Posted by pozlife on April 27, 2006
From Wikipedia, the free encyclopedia
Bugchasers are generally looked upon with disdain from the gay
community as being delusional or simply not understanding that modern antiviral therapy is extremely expensive, can still have painful and unpleasant side-effects, and does not cure or ultimately stop the progression of the disease. Further, similar to the existence of NAMBLA,
it is feared by the gay community at large that the behaviours of
bugchasers may contribute to a public perception that the practice is
common or encouraged by all gay people, and would thus cause further
ill-will towards them.
Writer/director Daniel Bort made a 2003 short film called Bugchaser, which premièred at the 16th Annual Austin Gay and Lesbian Film Festival, on the subject, shot mainly in New York sex clubs. In an interview with the Austin Chronicle, he explained: “The
matter-of-fact declarations of a string of articulate, apparently
nonsensical people … affected me tremendously. I had to find out
the reasons why such individuals will seek suicide in this almost
symbolic way.” At the Austin G&L Film Festival, the film was shown with an accompanying documentary The Gift by Louise Hogarth.
Also in 2003, Rolling Stone magazine printed an article by a freelance journalist Gregory Freeman
entitled “Bug Chasers: The men who long to be HIV+”, which provoked a
storm of controversy, mainly for the statistics given in the article,
which suggested that the practice might be relatively common. There
seems to be little evidence, however, that bugchasing is the practice
of anything but a very small minority. The reliability of that article
is also questioned, as it cited only two sources. One, who claimed that
as many as 25% of HIV+ men had contracted it on purpose, gave his
information anonymously. The other source was a doctor who, when
confronted, denied the quotes attributed to him in the article.
“In private sex clubs across the U.S. men gather for a chance to
participate in what is called Russian Roulette. Ten men are invited,
nine are HIV-, one is HIV+. The men have agreed to not speak of AIDS,
nor HIV. They participate in as many unsafe sexual encounters with each
other as possible, thus increasing their chances to receive “the bug.”
These are the men known as ‘Bug Chasers.'”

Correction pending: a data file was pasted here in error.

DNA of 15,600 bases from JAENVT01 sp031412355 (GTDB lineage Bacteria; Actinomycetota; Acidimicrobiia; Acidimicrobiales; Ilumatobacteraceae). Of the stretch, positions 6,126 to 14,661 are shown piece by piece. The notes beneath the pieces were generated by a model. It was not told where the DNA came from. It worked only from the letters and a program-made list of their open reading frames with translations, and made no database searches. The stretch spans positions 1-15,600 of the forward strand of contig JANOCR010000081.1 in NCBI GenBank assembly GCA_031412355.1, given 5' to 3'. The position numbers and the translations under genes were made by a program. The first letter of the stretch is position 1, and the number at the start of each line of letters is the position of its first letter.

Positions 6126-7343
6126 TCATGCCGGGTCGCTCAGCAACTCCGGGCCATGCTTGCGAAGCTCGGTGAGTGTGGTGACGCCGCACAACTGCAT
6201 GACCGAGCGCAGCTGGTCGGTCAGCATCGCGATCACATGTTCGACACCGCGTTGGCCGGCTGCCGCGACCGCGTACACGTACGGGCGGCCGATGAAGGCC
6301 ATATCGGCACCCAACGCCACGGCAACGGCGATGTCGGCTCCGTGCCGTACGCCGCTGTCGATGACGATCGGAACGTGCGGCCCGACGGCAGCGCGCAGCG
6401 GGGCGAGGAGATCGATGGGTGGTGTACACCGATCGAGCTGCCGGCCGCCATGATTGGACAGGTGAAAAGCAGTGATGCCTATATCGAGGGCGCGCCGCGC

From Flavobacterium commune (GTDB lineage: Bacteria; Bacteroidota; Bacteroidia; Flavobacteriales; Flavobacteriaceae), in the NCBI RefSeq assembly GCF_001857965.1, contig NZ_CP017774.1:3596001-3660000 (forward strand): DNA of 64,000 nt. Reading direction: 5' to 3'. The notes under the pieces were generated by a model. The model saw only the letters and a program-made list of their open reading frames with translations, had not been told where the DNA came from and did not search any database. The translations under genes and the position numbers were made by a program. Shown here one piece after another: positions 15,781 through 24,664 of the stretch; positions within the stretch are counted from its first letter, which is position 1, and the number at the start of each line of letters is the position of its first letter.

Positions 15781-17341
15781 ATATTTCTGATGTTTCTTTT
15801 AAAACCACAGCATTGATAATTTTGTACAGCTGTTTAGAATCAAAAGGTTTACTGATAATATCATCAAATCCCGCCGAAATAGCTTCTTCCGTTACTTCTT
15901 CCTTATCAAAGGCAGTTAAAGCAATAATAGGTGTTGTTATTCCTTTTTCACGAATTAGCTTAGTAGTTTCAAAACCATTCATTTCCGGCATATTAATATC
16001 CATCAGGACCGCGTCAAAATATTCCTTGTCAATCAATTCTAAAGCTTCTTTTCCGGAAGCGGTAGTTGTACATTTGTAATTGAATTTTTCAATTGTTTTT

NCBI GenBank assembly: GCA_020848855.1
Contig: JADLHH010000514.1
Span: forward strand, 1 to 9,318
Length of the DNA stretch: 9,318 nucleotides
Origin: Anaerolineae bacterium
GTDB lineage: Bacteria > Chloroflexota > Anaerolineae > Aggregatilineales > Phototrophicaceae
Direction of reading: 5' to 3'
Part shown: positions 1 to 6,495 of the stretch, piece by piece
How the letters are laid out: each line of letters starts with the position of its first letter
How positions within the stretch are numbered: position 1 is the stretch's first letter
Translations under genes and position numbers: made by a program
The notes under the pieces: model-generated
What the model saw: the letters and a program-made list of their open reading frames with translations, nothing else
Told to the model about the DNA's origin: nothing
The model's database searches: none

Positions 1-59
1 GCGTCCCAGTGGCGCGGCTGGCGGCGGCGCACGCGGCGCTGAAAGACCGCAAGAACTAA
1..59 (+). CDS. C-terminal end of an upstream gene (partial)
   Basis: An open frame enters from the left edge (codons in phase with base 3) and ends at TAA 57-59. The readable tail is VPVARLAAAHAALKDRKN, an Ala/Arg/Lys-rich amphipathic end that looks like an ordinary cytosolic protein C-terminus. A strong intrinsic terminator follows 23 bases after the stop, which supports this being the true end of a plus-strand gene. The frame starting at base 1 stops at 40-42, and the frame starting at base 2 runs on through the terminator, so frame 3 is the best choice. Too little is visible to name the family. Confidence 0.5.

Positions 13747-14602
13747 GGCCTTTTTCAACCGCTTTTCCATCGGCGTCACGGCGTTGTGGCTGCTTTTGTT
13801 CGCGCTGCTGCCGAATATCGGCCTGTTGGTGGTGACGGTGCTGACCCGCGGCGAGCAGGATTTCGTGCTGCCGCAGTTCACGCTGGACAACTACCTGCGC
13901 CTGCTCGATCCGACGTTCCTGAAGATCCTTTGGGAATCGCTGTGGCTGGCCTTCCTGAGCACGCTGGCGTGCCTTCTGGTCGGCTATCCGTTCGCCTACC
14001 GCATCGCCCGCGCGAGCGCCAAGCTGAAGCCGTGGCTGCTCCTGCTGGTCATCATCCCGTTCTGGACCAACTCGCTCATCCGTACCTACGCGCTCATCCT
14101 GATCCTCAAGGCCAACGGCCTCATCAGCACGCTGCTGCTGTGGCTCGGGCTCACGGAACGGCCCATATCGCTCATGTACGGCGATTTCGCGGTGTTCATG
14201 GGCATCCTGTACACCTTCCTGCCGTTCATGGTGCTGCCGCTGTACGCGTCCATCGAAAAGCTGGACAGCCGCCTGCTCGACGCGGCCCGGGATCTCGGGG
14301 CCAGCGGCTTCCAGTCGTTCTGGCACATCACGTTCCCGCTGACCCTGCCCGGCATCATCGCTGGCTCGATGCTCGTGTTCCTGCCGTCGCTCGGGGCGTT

The issue is, more recently, being taken seriously by medical health promotion bodies, such as the Centers for Disease Control, which hosted a workshop by Dr Michael Graydon of Carleton University, Ottawa, on the topic at the 2004 National STD Prevention Conference.
Bugchasers – myth or reality?
Positive Nation – September 10, 2003
Gus Cairns, Editor in Chief
I was logged on to a gay website recently – it may have been
gay.com, I can’t remember – and was chatting in the HIV positive room.
A guy whose nick was something like breedmenow was going on about how
he wanted to get ‘pozzed up’, i.e. infected with HIV.
was instant. A guy who we’ll call ffskin – a pretty hardcore character
who had been exchanging steamy anecdotes with me about orgies – he was
no choirboy – fired back:
> f*** off, bugchaser
He was backed up. Other guys joined in.
> these guys are crazy
> it’s a f***** insult
> I’ve been poz for 15 yrs and if he knew what he was letting himself in for he’d shut up.
Breedmenow didn’t say another word and soon logged off. What this incident shows is:
a) yes, it’s true, some gay men out there fantasise about catching HIV
b) HIV positive guys are not necessarily interested in helping them
I’m writing this because yet another story has come out claiming that
some gay men “are actively seeking out HIV status”. Researcher Melissa
Parker – who, judging by her comments that her ‘findings’ were based on
“casual conversations with gay men over many years”, has been trawling
the same chat rooms in the name of research – told the British
Association science festival that “being diagnosed with HIV is a badge
of being truly gay.”
You can see why the mainstream media love
this sort of thing. Gay sex = HIV positive = death. Gay men are a bunch
of death-obsessed sickos, fighting to board the fast train to hell.
Where have we heard that before? Oh, only about a million times in the
last 100 years.